Voluma, Volbella, Vollure, Oh My! Demystifying the Differences Between Juvéderm’s HA Fillers

If you’ve been tuned into the facial filler scene, you may have noticed that quite a few fillers have emerged in recent years, with Juvéderm leading the pack. Just in the last three years, we’ve gotten Voluma, then Volbella, and now the latest filler, Vollure.

If you’re confused about the Juvéderm filler options, you’re not alone. Even for a seasoned filler-o-phile, it can be tricky to see what’s unique about each one. It doesn’t make things any easier that the company has given these products very similar-sounding names. If you’d like clarification on your options, this post is for you.

Cracking the Juvéderm Code: Hyaluronic Acid Crosslinking 101

All Juvéderm products are made from molecules of hyaluronic acid (HA), a naturally occurring sugar in skin that keeps it plump, hydrated and youthful. To understand the difference between the “Vol” products (Voluma, Volbella, Vollure) and their predecessors, Juvéderm XC and Juvéderm Ultra, let’s take a brief lesson in the science of hyaluronic acid crosslinking.

What is hyaluronic acid cross-linking?

To convert HA molecules into a stable, lasting filler, they are bonded together, or “cross-linked,” in a specific fashion and suspended in water to make a gel. The tighter the cross-linking, the higher percentage of HA molecules per mL (or “cc” cubic centimeter) of water, and the thicker the gel.

Now, here’s where it gets a little technical.

HA molecules come in different molecular weights (we’ll spare you the nitty gritty; it’s sufficient to view molecular weight as particle size when we’re talking about fillers). You can cross-link HA molecules of all the same molecular weight to form a single-consistency gel (i.e. thin, medium or thick), or you can cross-link different molecular weights of HA in different patterns to make a dermal filler act like both a thin and thick gel to some degree.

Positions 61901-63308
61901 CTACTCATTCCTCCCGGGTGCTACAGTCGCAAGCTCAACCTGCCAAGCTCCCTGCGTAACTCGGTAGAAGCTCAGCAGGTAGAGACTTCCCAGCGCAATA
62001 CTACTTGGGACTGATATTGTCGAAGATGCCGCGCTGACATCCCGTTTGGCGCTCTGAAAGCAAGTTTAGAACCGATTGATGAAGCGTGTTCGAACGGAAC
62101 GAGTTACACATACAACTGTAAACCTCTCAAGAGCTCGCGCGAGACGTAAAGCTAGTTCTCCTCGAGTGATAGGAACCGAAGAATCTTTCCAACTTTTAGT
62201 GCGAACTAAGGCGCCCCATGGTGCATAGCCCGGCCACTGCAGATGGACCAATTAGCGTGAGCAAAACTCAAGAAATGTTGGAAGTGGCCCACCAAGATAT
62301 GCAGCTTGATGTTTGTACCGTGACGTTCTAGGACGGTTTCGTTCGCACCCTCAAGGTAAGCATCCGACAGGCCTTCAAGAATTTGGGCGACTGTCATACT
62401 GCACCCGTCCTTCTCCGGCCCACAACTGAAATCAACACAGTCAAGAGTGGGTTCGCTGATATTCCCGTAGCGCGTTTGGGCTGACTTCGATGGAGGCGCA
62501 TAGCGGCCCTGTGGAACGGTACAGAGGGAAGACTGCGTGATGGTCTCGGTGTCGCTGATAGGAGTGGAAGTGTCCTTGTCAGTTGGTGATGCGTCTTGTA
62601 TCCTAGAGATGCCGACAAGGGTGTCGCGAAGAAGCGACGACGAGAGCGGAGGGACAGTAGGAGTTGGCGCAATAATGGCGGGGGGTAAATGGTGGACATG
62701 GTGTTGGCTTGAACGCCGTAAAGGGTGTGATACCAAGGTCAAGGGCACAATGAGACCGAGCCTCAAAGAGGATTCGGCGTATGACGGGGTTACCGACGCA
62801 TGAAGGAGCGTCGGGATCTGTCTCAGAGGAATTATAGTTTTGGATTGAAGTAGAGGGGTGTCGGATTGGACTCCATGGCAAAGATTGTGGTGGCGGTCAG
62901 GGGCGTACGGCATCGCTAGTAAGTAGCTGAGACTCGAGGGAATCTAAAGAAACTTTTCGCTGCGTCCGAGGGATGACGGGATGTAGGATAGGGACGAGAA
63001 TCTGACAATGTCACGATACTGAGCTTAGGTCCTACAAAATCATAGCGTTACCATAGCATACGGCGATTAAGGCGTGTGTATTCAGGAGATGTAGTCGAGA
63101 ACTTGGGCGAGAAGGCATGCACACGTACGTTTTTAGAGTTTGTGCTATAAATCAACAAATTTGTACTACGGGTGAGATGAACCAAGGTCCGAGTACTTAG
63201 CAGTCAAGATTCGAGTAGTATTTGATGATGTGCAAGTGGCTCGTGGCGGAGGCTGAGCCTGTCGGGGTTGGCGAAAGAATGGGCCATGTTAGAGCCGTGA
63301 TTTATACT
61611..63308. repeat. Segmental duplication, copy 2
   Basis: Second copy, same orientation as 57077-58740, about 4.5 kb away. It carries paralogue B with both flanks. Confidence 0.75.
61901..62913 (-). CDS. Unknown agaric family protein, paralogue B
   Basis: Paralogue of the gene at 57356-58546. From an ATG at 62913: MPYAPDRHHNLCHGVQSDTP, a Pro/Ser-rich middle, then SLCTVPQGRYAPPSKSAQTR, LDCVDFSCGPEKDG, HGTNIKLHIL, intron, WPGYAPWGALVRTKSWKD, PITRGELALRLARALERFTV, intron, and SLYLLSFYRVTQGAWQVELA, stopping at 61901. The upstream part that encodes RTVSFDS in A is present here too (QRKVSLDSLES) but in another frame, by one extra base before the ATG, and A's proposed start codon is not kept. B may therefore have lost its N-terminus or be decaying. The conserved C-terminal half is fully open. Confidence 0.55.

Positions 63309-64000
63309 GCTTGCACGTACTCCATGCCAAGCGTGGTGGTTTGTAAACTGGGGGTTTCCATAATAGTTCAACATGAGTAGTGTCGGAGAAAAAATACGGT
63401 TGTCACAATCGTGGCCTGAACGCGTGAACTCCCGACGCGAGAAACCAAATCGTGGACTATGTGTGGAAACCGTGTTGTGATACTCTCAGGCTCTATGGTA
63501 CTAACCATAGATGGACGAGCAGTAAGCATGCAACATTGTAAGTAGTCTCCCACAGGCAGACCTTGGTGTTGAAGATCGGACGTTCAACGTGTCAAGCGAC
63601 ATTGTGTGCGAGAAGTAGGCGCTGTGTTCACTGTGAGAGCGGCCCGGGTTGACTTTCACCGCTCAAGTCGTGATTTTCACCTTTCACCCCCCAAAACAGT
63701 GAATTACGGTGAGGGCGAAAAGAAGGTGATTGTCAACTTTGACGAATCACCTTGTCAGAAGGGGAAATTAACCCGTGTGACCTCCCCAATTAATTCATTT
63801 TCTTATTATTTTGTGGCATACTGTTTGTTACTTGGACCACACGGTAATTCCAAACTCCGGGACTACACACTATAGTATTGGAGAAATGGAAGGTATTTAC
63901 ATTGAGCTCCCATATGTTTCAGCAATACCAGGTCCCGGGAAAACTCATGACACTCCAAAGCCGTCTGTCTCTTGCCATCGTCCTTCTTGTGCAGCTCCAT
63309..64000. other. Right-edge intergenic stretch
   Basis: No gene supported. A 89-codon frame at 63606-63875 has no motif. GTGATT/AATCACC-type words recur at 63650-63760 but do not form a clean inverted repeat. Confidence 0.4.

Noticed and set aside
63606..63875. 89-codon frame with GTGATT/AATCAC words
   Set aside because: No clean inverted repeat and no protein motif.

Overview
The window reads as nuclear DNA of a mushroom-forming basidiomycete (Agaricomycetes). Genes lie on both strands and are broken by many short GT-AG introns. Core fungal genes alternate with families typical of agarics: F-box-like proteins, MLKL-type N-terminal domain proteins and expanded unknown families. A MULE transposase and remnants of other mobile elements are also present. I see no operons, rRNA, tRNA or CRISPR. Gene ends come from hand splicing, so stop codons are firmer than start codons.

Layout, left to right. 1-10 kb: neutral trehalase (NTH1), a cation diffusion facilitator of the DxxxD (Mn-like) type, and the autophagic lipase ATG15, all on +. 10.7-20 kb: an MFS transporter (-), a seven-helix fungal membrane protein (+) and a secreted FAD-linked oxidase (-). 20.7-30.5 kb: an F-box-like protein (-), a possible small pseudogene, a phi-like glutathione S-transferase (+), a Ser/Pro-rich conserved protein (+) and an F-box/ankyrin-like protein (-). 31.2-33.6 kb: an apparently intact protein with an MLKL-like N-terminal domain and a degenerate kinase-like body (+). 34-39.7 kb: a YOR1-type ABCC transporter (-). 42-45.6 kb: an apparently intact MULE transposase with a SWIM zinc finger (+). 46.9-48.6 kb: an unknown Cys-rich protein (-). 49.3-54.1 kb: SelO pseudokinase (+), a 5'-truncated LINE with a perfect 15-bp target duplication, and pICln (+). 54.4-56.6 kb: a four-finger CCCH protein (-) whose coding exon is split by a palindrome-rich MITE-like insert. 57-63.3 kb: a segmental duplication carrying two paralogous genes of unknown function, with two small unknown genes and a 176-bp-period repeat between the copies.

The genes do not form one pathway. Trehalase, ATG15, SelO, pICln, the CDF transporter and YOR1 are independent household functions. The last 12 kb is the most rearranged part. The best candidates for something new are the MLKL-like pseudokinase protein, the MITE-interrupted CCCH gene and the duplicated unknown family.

What you end up with are fillers that are the same in most ways, but act just a bit differently to achieve a certain aesthetic goal. We might think of it like having a set of pearl bracelets, each containing pearls of different sizes and patterns. There’s no noticeable material difference between the bracelet with small, uniform pearls and the bracelet with a large pearl used for every third bead, but they definitely look different on our wrists.

“Regular” Juvéderm XC cross-links HA molecules of uniform molecular weights—they called this Hylacross. The newer Vol-named Juvéderm products cross-link together higher and lower molecular weights—this is called Vycross technology.

Older forms of Juvéderm cross-link HA molecules of all the same weight (identical “pearls”)—they called this process “Hylacross.” Newer versions cross-link higher and lower molecular weights (large and small pearls)—they call this “Vycross.”

How a filler is cross-linked makes a subtle, but important difference in how it works.

So, the difference between the older, “regular” Juvéderm fillers and the newer, “Vol-something” fillers lies in how the molecules of HA are arranged.

For example, both Juvéderm XC and Vollure are indicated for the nasolabial folds. Both are great for smoothing smile lines and marionette lines, as well as softening nasolabial folds. However, Vollure’s high-low HA cross-linking gives it unique properties:

  • It can be injected a little more deeply to smooth more severe folds
  • It spreads a little less readily than Juvéderm XC, but is still soft
  • It lasts longer than Juvéderm XC (up to 18 months vs. 6 to 12 months)

These properties make Vollure the better choice for some patients, but Juvéderm XC remains a better choice for others—this is just one reason why you need to choose a very knowledgeable, experienced provider for filler treatments.